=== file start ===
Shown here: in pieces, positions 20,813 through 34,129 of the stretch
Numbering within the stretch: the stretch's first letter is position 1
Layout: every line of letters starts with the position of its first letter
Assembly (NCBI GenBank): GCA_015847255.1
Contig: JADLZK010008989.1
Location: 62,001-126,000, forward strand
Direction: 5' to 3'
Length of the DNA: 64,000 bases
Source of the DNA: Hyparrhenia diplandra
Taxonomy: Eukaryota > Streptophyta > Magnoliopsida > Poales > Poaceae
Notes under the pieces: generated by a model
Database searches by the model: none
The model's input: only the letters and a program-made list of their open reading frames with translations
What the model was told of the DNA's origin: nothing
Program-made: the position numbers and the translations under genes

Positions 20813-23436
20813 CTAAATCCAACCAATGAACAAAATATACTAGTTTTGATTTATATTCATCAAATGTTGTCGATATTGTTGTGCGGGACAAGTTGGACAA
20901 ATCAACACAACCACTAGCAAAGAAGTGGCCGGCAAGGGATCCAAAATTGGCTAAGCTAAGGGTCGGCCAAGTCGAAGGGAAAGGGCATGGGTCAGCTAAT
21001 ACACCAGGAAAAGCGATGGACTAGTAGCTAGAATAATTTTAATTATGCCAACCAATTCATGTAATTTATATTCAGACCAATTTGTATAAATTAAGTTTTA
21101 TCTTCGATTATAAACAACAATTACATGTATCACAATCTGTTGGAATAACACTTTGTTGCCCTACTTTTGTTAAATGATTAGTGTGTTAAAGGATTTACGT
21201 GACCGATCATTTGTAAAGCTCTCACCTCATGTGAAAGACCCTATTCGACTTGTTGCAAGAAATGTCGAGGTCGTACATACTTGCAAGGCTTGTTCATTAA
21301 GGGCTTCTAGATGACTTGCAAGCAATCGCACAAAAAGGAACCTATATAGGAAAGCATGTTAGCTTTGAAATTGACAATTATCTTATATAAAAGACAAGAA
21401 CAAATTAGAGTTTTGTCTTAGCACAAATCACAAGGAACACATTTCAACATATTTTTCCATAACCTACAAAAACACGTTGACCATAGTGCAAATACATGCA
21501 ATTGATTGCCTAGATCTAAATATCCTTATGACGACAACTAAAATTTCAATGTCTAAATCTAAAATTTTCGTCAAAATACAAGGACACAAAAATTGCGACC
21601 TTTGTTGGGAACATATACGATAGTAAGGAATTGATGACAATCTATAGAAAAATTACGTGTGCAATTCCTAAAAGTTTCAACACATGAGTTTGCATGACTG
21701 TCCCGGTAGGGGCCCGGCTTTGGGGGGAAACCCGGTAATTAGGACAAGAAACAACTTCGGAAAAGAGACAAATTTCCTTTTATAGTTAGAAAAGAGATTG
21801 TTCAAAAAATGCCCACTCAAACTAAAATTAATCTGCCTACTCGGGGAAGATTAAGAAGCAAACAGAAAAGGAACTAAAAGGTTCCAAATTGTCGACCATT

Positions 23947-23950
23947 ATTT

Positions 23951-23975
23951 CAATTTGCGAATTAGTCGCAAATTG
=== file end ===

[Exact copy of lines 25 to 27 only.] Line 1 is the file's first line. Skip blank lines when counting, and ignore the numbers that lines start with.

21601 TTTGTTGGGAACATATACGATAGTAAGGAATTGATGACAATCTATAGAAAAATTACGTGTGCAATTCCTAAAAGTTTCAACACATGAGTTTGCATGACTG
21701 TCCCGGTAGGGGCCCGGCTTTGGGGGGAAACCCGGTAATTAGGACAAGAAACAACTTCGGAAAAGAGACAAATTTCCTTTTATAGTTAGAAAAGAGATTG
21801 TTCAAAAAATGCCCACTCAAACTAAAATTAATCTGCCTACTCGGGGAAGATTAAGAAGCAAACAGAAAAGGAACTAAAAGGTTCCAAATTGTCGACCATT